Taylor Swift Delivers Speech Celebrating Pride Month At Chicago Concert

first_imgNews NETWORK ERRORCannot Contact ServerRELOAD YOUR SCREEN OR TRY SELECTING A DIFFERENT VIDEO May 15, 2017 – 1:50 am Taylor Swift; Album Of The Year speech for ‘1989’ The GRAMMY winner offers words of support to the LGBTQ community during the closing night of the first leg of her Reputation TourNate HertweckGRAMMYs Jun 4, 2018 – 8:18 am Taylor Swift kicked off Pride Month with an inspired speech during her June 2 Chicago concert, offering support and encouragement to the LGBTQ community.“It’s very brave to be vulnerable about your feelings in any situation, but it’s even more brave to be honest about your feelings and who you love when you know that it might be met with adversity from society,” Swift said during a break between songs, according to Billboard. “This month and every month I want to send my love and respect to everybody who has been brave enough to be honest about how they feel, to live their lives as they are, as they feel they should be, as they identify.” Email Taylor Swift Delivers Speech Celebrating Pride Month At Chicago Concert Facebook Taylor Swift’s Uplifting Pride Month Speech taylor-swift-delivers-speech-celebrating-pride-month-chicago-concert Twitter With Pride Month underway, Swift took the opportunity to celebrate of the progress made in the continuing struggle for equality, but also pointed out there is more work to be done.“This is a month where I think we need to celebrate how far we’ve come, but I think we also need to acknowledge how far we have left to go,” Swift said. “I want to send my love and respect to everybody who hasn’t felt comfortable enough to come out yet … and may you do that on your own time and may we end up in a world where everyone can live and love equally and no one has to be afraid to all say how they feel.”June is celebrated as Pride Month across the country, with major events planned in New York City, Los Angeles, Washington, D.C., Anchorage, Alaska, Boston and Chicago. Many of the Pride Month celebrations commemorate the anniversary of the Stonewall Rebellion in New York City on June 28, 1969, when demonstrators fought back against the rising number of police raids on bars catering to LGBT patrons, a significant event in the movement for LGBT equality, according to GLAAD.Swift delivered the speech at Chicago’s Soldier Field on the final night of the first leg of her Reputation Tour, which commenced on May 8 in Glendale, Ariz., and is one of the hottest tour tickets this summer. Swift now heads across the pond for six dates in the U.K. before returning to the U.S. for the second leg of the North American tour, which runs from June 30 in Louisville, Ky., and wraps up Oct. 6 in Arlington, Texas.Ticket availability and information for Swift’s Reputation Tour can be accessed via Ticketmaster. A list of Pride Month events across the country can be found here.Catching Up On Music News Powered By The Recording Academy Just Got Easier. Have A Google Home Device? “Talk To GRAMMYs”last_img read more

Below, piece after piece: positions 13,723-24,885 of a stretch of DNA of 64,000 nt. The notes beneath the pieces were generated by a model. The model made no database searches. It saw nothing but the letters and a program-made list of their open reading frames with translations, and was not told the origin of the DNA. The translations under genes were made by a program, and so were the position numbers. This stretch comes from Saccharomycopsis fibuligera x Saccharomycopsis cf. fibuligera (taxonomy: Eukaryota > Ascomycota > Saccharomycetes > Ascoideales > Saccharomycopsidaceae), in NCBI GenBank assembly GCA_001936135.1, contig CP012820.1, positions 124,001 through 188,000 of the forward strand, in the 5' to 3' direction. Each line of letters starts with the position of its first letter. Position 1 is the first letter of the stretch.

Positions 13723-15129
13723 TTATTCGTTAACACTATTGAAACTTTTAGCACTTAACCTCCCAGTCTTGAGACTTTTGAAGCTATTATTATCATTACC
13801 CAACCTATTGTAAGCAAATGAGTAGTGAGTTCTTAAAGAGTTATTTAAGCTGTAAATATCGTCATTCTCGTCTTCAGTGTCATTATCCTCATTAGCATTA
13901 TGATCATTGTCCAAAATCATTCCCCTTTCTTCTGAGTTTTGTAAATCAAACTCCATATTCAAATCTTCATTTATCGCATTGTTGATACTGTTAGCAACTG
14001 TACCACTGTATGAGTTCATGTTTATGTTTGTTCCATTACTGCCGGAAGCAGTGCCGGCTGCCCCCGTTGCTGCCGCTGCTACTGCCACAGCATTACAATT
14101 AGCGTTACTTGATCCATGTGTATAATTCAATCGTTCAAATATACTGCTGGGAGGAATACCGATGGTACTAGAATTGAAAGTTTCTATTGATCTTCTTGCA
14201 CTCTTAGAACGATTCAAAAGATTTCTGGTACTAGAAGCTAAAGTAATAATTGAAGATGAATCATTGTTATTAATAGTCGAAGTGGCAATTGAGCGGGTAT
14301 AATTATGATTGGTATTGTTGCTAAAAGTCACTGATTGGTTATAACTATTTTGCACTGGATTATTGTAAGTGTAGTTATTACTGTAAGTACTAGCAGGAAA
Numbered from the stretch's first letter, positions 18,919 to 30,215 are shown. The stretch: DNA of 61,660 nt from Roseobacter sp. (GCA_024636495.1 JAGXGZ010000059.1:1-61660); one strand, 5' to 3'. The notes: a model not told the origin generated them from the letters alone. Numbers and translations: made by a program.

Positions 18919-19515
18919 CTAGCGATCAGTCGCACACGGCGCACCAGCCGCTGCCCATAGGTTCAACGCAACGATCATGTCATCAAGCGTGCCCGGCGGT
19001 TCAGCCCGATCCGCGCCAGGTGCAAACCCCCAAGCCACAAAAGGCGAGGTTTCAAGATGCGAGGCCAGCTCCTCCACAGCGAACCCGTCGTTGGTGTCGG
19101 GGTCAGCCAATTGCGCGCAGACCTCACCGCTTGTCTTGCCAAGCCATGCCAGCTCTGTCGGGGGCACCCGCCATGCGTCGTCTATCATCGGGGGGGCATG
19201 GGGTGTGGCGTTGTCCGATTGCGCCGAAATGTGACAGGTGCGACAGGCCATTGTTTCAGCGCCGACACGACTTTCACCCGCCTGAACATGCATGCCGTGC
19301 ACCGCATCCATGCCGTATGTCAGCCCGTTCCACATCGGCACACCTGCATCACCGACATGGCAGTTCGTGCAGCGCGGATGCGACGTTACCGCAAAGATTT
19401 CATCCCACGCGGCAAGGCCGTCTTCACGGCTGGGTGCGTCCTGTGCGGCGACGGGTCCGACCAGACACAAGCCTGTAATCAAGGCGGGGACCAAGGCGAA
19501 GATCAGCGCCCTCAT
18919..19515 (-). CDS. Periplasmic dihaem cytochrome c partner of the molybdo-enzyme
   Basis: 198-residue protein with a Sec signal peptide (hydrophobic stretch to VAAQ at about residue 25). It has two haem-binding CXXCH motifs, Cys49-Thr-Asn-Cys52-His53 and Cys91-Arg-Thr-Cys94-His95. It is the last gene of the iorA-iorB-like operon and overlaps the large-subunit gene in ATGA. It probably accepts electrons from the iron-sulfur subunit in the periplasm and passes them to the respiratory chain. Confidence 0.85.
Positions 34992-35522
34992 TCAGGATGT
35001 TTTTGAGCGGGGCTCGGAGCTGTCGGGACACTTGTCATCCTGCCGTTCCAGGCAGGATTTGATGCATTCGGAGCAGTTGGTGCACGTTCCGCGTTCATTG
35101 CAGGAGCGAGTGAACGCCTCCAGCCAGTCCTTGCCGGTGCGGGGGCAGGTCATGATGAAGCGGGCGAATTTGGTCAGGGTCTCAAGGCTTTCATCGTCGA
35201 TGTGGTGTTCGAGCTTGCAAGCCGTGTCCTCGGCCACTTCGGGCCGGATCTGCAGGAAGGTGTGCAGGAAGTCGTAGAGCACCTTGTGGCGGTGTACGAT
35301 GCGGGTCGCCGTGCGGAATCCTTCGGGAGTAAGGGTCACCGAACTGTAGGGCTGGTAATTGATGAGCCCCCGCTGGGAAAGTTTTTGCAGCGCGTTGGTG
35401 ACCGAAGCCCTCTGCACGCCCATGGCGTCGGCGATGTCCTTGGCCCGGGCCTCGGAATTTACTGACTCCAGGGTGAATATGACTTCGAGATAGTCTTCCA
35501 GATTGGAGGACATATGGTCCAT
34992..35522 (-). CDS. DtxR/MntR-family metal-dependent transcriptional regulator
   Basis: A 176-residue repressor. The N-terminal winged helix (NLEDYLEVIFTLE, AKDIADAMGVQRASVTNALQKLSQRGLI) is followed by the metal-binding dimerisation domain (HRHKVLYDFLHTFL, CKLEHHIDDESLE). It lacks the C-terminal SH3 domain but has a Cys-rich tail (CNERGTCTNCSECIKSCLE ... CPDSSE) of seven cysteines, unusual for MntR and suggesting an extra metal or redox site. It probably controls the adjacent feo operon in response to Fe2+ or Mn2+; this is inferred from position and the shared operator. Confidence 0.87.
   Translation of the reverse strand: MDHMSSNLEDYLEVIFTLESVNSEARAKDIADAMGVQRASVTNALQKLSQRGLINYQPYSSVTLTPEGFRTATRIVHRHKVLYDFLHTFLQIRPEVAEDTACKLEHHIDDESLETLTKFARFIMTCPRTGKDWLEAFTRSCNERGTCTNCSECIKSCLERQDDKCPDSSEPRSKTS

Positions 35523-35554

Jaguar XJ will end production in July electric successor possible in 2020